Jalek sprang into action — this was what he was paid for, and even on vacation days like this he carried his gun at his hip. But the added terror of his daughter in danger made his heart race. Normal protocol was to spring the alarms placed on every wall, which would seal off every entrance and call every guard to their stations. But if he sealed off the entrances, he would be leaving Christie out there with them.
Instead of pulling the alarm, he raced towards the door, calling over his shoulder as he went, “Pull the alarm! Someone pull the alarm! Intruders!”
His heart pounded as he waited for the sliding doors to slowly opened, and then he pelted out into the parking lot. Bright sunshine glinted off of the gun that one of the men was now holding to Christie’s head as another held her at bay, covering her mouth. Christie was struggling to break free of his grip, but Jalek knew it would be no good. Even if she could run, they could shoot.
Jalek stood there in front of the men, his hand on the gun at his hip. It was a standoff, where eight other men pointed guns at him, and he didn’t even have his weapon drawn. He didn’t dare move.
One of the eight men put down his gun and stepped forward. Through a black face-plate, the man demanded, “Are you one of the guards at this facility?”
“Yes,” Jalek answered. Please let this be some sort of a test…
“And is this your daughter?”
“N — no.”
“So you won’t mind if I just…” the man cocked his gun and pointed it straight at Christie.
“No! No, please! I’ll do anything.”
“Good. Then lead us to Velocity.”
“W — what do you want with him?” Jalek asked, stalling for time.
“He has let this country rot for long enough. He has the power to save thousands of lives over the course of a year, but does he? No. The superhero hides in this little museum and doesn’t come out.”
“The superhangover effect makes it probable that —”
“SHUT UP!” the man growled. “You’re lucky that I don’t kill the offspring of a pig like you, defending that lazy old bastard who calls himself a superhero. We’re the ones giving out justice today. Now, I’m going to ask you one more time: where. Is. Velocit —”
The man didn’t even get the word out before he was knocked to the ground, along with the two men who had been holding Christie. Jalek felt a rush of wind go past him on the hot, breezeless day, and saw a flash of yellow streak away. Christie was gone, and the seven men still standing were swinging them around wildly, not sure what to aim for.
Jalek suppressed a grin. At the far-away guardstation, the door to the guard booth was now open, and Velocity himself was putting a hand on Christie’s shoulder. The little girl looked up at him with wide eyes and nodded. Velocity, in his yellow spandex, held up a thumb and then disappeared in a flash. A moment later, all of the guns belonging to the pack of intruders went missing. Jalek could now hear alarms beginning to blare in the facility behind him, and relief made his knees weak.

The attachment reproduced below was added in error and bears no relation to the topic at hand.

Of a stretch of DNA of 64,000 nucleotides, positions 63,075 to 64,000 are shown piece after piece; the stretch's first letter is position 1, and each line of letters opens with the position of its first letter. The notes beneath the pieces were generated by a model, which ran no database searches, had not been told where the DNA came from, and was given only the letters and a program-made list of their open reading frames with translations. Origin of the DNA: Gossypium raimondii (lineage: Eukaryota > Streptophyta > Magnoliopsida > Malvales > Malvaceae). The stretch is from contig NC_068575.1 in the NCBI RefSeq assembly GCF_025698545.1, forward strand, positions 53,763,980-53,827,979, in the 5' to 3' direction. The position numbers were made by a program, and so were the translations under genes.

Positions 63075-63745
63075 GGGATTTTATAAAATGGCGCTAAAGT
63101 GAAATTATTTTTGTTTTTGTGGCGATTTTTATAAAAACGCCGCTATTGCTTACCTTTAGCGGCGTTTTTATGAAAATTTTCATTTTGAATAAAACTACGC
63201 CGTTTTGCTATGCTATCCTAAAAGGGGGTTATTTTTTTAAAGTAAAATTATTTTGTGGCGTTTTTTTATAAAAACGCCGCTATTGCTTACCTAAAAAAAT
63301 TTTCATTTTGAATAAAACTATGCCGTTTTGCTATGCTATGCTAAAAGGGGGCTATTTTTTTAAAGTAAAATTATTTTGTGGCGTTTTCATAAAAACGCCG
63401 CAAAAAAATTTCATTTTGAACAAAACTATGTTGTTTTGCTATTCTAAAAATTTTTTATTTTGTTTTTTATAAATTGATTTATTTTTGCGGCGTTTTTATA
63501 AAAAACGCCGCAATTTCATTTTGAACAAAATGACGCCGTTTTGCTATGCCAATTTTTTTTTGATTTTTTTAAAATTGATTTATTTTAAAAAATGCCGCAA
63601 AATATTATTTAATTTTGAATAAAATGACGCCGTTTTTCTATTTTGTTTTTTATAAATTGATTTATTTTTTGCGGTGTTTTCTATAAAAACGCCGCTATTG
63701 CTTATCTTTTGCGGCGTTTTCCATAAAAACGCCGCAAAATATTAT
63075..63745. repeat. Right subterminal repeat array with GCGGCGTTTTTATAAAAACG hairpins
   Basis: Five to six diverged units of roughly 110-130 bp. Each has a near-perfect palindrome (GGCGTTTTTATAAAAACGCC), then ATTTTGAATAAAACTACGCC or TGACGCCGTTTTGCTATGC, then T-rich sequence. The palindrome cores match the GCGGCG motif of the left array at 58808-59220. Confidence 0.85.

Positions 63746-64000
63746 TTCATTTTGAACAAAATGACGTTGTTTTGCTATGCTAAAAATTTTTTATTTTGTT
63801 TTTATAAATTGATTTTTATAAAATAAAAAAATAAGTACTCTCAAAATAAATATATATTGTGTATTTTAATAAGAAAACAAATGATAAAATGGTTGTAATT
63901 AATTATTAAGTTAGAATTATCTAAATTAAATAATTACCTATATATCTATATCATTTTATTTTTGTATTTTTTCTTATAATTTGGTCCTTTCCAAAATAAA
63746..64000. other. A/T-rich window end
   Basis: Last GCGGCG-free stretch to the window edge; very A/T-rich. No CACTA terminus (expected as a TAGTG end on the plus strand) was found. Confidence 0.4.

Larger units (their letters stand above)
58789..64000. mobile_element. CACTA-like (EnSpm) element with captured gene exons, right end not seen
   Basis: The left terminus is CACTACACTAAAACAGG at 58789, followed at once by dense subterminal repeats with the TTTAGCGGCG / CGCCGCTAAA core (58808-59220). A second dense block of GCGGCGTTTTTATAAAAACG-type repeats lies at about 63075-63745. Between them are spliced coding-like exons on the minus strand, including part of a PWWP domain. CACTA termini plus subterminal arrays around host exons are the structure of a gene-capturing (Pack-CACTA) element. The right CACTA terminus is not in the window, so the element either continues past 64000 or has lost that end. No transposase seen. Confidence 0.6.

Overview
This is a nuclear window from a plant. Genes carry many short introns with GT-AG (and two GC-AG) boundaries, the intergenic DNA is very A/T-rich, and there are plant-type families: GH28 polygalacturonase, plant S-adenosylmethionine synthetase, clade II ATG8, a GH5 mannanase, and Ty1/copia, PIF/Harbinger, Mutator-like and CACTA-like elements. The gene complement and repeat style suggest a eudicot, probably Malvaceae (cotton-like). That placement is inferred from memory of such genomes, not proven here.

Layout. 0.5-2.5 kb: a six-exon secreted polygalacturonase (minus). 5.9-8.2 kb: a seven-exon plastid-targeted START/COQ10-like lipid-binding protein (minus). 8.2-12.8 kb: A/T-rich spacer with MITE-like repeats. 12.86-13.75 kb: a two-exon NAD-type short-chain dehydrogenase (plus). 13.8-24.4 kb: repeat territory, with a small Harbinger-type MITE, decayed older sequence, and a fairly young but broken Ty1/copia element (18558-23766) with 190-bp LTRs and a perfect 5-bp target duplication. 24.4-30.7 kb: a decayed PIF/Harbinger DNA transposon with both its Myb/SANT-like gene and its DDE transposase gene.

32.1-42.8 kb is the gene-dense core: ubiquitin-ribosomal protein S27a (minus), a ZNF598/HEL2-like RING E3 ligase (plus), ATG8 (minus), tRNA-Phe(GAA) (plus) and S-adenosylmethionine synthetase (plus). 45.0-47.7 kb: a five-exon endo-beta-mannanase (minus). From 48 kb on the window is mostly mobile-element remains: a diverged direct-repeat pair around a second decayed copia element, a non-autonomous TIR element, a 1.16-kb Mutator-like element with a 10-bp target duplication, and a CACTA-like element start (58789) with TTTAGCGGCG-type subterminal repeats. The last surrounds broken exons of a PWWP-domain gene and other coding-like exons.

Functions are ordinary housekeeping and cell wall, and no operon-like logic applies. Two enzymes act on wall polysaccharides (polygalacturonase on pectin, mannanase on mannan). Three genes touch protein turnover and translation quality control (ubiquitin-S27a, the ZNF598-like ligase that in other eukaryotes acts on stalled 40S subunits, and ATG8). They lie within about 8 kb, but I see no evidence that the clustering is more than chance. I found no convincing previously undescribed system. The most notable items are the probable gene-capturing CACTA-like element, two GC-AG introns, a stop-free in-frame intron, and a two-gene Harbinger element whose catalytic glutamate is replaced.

The intruders were unarmed one second and then knocked out on the ground the next. Christie was safe behind bulletproof glass, and Jalek was now shaking hands with Velocity, who was standing right in front of him.
“A good thing I was in that giftshop,” Velocity commented with a charismatic smile.
“You — you were?” Jalek remembered the life-sized Velocity dolls and cutouts. “In the life-sizes? But why?”
Velocity shrugged. “I like hearing the kids talk. They’re really cute. But normally guards like you don’t let me anywhere near visitors.” He gave Jalek a sharp look.
Jalek stared at his feet. “Public opinion is turning against you, Velocity…”
Velocity waved the explanation away. “I’m just glad I was here to help —”
The air around them was suddenly sprayed with a cloud of purple. The suits of the disarmed intruders must have had canisters of the purple gas, because it was now billowing out of the high-pressured suits at an alarming rate.
Jalek coughed, the edges of his vision blackening and the world around him spinning. Suddenly, he was on the ground, and then he couldn’t help but keep his eyes closed.
The Sleeper must have known that more guards were coming, because he directed the cloud of purple haze away from the pile of unconscious bodies with a wave of his hand. It spanned around them in a dome, obscuring them from view and promising to put to sleep anyone who dared try to interfere with him.
He took slow, casual steps across the burning asphalt towards his fallen yellow foe. He surveyed Velocity for a moment, cocking his head to the side slightly. Then, with a flutter of The Sleeper’s fingers, a puff of purple smoke escaped from Velocity’s mouth. Velocity began to stir and cough, but his huffing and wheezing was at a snail’s pace. The superhero began lifting his head slowly, ever-so slowly, to look up at The Sleeper.
“Lovely day for a stroll outside, isn’t it, Velocity?”
Velocity began opening his jaw, as if to answer, but The Sleeper held up a hand to stop him.
“Funny thing, old friend,” The Sleeper went on. “Those goons of mine weren’t even paid. They were volunteers.” He paused, as if for a response, and then continued, “They didn’t even think I would he helping them. I just gave them the equipment to come for your blood. Because they wanted to. Because everyone wants them to. You’ve let too many people die, old sport. You’ve been on the sidelines in your little palace for too long. People don’t take too kindly to superheroes resting on their laurels.”
Velocity’s eyes were beginning to bulge, and his slowed wheezing wasn’t stopping. He was beginning to gasp for breath, and The Sleeper smiled.
“What’s the matter? Your diaphragm slowing down? Your muscles? Your heart?” He chuckled in triumph. “Oh, Velocity, I’ve dreamed of watching you slowly die from your own superhangover for years,” he cooed.
The Sleeper tapped Velocity’s head with his foot, shoving it to the ground. Velocity offered no resistance, his muscles unable to tense quickly enough.
“But I’m not going to do that. I don’t want the history books to say that Velocity died from complications with his superhangover.” The Sleeper pulled out a knife from the folds of his purple robes, and then, with one arching thrust, rammed it into Velocity’s head, where it lay helpless and unmoving on the pavement.
“I want them to know that I did it. And that they did it.” The Sleeper waved his hand towards the unconscious goons, pointing them out to the dead superhero. “Because you were unwilling to save their families. Because you said, ‘just in case.’”